Landmark CMA Decision on Wide MFN Clauses sees £18 million fine on Price Comparison Website, ComparetheMarket
19th November 2020
In a landmark decision dated 19th November 2020 the UK’s principal competition regulator, the Competition & Markets Authority, fined price comparison website, ComparetheMarket (“CTM”) £17.9 million for breaching Chapter 1 of Competition Act 1998 and Article 101(1) TFEU for entering into a network of wide most favoured nation clauses (“MFN”) sometimes known as price parity clauses with a some of the largest home insurers serving the UK market collectively having a market share of around 40%.
These clauses stopped insurers from advertising their policies more cheaply on other price comparison websites thereby preventing those rival sites from expanding. This had the effect of restricting competition between price comparison websites, and between home insurers selling through these platforms. The CMA found that this was likely to have resulted in higher insurance premiums paid by consumers.
The CMA undertook an investigation into CTM’s use of most favoured nation clauses following a number of complaints. The CMA concluded that between December 2015 and December 2017, the price comparison website, CTM, breached competition law by imposing wide MFN clauses on providers of home insurance selling through its platform.
These clauses prohibited providers of home insurance, including underwriters, brokers and retail partners from offering lower prices on other comparison websites and protected CTM from being undercut elsewhere. They also made it harder for CTM’s rivals to expand and challenge the company’s already strong market position (50%) as other price comparison websites were restricted from beating it on price.
The effect of these clauses was as follows:
- Insurers were prohibited from offering cheaper deals on other price comparison websites.
- They limited competitive pressures on all home insurers competing on price comparison websites.
- Rival comparison sites were restricted in gaining a price advantage over CTM, for example, by lowering their commission fees to encourage those insurers to quote lower prices on their platforms.
- The competitive pressures CTM itself was subject to were weakened.
Commenting on the publication of their decision the CMA clearly signalled their determination to police digital markets to protect consumer choice. They stated:
“Digital markets can yield great benefits for competition, and therefore for consumers. We are determined to secure those benefits, and to ensure that competition is not illegitimately restricted. Today’s action should come as a warning – when we find evidence that the law has been broken, we will not hesitate to step in and protect consumers.”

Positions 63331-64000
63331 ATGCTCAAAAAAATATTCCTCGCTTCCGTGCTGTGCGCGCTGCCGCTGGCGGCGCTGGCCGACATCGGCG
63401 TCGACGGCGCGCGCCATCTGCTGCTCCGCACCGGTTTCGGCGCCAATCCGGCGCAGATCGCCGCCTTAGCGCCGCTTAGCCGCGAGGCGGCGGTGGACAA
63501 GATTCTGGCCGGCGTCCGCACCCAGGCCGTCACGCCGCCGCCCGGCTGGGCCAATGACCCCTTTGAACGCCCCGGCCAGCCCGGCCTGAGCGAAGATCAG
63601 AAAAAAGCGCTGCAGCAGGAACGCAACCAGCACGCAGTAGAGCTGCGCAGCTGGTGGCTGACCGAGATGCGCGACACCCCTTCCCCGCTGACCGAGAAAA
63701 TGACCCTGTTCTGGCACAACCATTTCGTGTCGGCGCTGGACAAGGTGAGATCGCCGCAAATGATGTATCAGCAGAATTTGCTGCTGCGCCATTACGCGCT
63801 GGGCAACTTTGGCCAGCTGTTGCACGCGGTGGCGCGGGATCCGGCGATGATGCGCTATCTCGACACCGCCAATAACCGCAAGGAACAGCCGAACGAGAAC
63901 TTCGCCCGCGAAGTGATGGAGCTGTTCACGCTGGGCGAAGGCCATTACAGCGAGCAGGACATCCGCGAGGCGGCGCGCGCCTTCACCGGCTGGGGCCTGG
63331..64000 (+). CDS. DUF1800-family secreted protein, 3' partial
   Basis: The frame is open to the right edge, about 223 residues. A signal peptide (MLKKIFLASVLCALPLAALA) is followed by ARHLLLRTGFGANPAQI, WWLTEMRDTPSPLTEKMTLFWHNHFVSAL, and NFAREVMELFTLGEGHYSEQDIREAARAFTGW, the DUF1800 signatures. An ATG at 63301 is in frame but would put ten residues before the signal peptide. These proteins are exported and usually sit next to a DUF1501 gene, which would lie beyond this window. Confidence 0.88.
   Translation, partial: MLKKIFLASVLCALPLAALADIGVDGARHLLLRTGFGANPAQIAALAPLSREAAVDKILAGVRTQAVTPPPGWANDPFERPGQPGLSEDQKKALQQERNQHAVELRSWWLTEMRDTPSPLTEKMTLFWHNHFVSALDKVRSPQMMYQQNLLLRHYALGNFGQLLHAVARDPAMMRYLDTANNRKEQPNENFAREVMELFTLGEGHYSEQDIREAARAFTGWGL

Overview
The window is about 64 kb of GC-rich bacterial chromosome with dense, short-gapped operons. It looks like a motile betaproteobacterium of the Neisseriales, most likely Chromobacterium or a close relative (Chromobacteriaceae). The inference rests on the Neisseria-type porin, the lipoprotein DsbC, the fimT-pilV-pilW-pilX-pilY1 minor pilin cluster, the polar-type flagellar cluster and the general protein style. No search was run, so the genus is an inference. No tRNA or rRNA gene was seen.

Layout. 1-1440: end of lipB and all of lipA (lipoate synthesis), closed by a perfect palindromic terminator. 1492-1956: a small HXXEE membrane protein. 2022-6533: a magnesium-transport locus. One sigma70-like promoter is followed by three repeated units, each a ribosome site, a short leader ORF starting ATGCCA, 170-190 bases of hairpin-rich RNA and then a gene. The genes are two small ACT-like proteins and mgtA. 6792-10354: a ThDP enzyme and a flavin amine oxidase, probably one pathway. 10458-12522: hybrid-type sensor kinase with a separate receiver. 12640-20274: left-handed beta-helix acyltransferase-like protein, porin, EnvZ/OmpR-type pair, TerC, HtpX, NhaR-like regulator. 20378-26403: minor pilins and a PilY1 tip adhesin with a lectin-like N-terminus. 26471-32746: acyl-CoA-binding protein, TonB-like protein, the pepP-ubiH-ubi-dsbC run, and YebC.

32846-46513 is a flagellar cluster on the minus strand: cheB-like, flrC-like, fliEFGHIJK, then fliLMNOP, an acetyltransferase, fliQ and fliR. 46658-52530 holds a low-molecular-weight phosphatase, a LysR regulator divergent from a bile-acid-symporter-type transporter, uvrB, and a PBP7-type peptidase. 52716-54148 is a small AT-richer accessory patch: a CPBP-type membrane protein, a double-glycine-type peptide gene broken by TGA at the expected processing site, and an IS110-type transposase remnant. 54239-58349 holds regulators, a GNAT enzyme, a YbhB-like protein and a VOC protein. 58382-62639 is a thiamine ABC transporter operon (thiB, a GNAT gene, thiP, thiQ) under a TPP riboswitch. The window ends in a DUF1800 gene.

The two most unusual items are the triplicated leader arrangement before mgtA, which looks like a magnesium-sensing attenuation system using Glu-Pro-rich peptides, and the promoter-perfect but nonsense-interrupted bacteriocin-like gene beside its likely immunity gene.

This decision is likely to be seen as an important case on the application of competition law to MFNs. There have been several cases at both a UK and EU level involving MFN clauses in the past, but these have mostly, if not exclusively, been settled by use of commitments. The parties involved agreed with regulators to remove wide MFN clauses from their agreements and not to enforce them.
What is unusual about the present case is that CTM appeared to offer a similar remedy which did not result in a termination of the case. On 30 November 2017, two months after the launch of the CMA’s investigation, CTM contacted insurers to inform them that it would no longer be enforcing the ‘wide most favoured nation’ clauses in their contracts.
Yet despite this action by CTM the CMA elected to proceed with this case to a legally binding decision. It is likely that the CMA wanted such a decision as a deterrent to others to avoid using such clauses. There were also some aggravating factors which may have been present. In the CMA’s summary of their decision the CMA commented that CTM had routinely monitored and enforced these clauses and refused in the past to release insurers from their provisions despite repeated requests.
In light of this decision companies should seek immediate legal advice about the use of MFN clauses in their contracts. Not all MFN clauses are contrary to competition law and the legality of them will be largely dependent their scope (wide or narrow) and upon the market share enjoyed by the parties in their relevant markets. In this case it was an important factor in assessing the effect on competition that CTM was the largest price comparison website on the market having around a 50% market share which entered into contracts with insurers representing over 40% of the UK home insurance market.